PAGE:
Numerous archaeological excavations were carried out by successive teams of the Museum of Prehistoric Anthropology of Monaco. Nowadays, this work and the analysis of the whole collections still continue (E. Rossoni-Notter, O. Notter, P. Simon, S. Simone).
The first excavations (Villeneuve, 1916-1920) and studies (Barral and Simone, 1982-1987) provide further information on three major periods of occupation separated by stalagmite floors: Lower Paleolithic (Fosse), Middle Palaeolithic (Crypt) and Upper Paleolithic (Chambre).
The first human traces in this cave could be dated between -400 000 to -200 000 years, when the interglacial forest had transformed into a steppe environment (microfauna). The first occupants (Homo erectus) hunted mostly deer and ibex and used large flakes and handaxes. Spherical pebbles were also associated.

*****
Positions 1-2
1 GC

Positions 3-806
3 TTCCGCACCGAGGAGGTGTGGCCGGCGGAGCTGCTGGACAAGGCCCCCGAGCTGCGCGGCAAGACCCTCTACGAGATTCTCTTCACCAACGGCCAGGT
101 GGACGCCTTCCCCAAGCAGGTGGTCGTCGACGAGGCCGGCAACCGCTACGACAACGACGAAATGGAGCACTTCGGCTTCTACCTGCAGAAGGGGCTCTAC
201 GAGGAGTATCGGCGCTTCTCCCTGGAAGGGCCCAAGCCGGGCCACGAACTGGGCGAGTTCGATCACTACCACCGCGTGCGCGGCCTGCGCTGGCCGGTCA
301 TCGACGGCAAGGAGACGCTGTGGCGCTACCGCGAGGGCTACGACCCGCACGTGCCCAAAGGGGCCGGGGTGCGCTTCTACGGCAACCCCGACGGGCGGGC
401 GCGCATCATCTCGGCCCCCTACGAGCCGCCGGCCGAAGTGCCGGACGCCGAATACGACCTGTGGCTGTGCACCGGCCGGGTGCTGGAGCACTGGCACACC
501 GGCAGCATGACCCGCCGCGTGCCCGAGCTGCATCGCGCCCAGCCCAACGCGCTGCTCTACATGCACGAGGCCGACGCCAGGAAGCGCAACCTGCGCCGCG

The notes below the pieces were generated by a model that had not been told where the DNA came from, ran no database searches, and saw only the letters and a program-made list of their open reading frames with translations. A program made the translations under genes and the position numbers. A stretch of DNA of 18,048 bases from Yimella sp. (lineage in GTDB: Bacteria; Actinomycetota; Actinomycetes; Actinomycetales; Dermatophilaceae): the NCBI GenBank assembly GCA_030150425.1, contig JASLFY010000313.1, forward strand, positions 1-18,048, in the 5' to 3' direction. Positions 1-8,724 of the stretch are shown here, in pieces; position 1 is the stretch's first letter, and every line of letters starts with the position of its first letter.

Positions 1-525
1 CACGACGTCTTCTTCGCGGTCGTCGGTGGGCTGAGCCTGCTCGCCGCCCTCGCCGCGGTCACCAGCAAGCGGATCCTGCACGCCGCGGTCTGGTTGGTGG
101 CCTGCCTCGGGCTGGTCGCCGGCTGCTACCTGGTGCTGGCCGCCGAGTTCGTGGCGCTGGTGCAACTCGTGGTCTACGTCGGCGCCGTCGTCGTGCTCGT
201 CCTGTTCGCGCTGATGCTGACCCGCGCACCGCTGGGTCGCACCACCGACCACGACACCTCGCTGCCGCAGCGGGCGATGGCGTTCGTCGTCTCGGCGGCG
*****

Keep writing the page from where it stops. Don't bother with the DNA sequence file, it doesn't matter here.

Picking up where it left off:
Around – 60,000 years ago, the climate was very cold and Neanderthals were present. They left some typical tools (points and scrapers) and remains of ibex, deer, reindeer, wild boar, horse, ox. The presence of wolf, fox, cuon, bear, leopard, hyena, indicates that the cave also welcomed carnivorous predators.
From – 37,000 years, three Upper Paleolithic cultures are noticed in the site: Proto-Aurignacian, Aurignacian and Gravettian. The presence of stone and bone industries and art (pigments of red ocher, incised bone, perforated canine or deer pendant) suggested Cro-Magnon (Homo sapiens) culture. Associated fauna includes ibex, rhinoceros, horse, wild boar, deer, cuon, wolf, marmot, reindeer and many birds.
Nowadays, research work is still in progress: field and laboratory (E. Rossoni-Notter, O. Notter, P. Simon, S. Simone).
Other archeological sites in Monaco